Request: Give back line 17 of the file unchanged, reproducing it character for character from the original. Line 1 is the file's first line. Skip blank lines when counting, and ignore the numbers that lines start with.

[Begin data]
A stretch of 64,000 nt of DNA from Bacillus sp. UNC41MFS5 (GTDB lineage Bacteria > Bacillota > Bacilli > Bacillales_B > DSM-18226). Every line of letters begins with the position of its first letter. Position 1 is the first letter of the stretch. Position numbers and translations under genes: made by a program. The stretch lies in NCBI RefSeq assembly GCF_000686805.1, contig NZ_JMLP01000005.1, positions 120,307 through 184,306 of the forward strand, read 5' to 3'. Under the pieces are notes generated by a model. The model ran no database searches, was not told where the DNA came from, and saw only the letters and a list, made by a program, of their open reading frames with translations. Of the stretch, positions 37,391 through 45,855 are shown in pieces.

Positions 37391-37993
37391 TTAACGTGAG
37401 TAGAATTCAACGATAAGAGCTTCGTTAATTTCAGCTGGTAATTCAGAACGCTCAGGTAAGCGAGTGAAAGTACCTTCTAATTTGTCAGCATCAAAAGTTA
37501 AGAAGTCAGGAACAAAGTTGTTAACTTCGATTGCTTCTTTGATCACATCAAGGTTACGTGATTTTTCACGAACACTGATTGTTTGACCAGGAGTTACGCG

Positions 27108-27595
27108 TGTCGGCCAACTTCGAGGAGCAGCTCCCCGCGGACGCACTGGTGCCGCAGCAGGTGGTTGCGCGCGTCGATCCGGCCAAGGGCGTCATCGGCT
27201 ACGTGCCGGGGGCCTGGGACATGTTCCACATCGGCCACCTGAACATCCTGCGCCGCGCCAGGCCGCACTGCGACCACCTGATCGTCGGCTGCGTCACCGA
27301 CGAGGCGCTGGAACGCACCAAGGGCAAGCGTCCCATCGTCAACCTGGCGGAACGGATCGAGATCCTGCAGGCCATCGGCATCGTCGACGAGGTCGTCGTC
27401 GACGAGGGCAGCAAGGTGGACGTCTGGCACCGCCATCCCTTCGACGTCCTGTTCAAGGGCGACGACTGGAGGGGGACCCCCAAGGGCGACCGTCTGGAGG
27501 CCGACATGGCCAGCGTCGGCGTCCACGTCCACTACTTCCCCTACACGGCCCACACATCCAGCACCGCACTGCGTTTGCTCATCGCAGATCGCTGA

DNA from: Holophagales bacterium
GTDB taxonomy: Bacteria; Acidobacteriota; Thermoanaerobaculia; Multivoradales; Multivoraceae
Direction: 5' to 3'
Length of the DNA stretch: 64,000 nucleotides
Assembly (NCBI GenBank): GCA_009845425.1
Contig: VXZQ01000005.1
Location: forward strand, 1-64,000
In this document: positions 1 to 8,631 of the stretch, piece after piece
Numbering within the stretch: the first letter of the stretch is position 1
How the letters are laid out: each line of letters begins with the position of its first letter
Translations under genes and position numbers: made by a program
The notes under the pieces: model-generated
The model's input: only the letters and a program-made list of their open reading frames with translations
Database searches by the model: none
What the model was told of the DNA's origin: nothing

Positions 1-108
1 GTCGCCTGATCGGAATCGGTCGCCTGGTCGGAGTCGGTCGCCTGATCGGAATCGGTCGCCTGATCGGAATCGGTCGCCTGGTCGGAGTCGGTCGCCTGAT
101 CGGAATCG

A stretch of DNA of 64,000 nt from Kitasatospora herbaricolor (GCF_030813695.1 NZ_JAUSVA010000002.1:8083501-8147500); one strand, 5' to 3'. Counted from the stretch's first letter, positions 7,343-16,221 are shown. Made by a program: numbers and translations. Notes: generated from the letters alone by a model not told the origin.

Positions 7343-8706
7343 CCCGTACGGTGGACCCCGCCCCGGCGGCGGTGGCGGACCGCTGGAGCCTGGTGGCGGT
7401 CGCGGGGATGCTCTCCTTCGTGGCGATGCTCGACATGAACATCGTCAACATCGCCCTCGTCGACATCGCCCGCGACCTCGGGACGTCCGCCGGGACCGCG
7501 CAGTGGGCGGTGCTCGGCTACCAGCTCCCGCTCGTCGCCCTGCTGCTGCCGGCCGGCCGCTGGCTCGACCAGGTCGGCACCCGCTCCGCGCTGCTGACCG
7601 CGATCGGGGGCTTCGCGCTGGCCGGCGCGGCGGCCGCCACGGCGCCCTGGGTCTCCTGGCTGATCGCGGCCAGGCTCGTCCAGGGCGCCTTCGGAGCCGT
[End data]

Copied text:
Contig: VXZQ01000005.1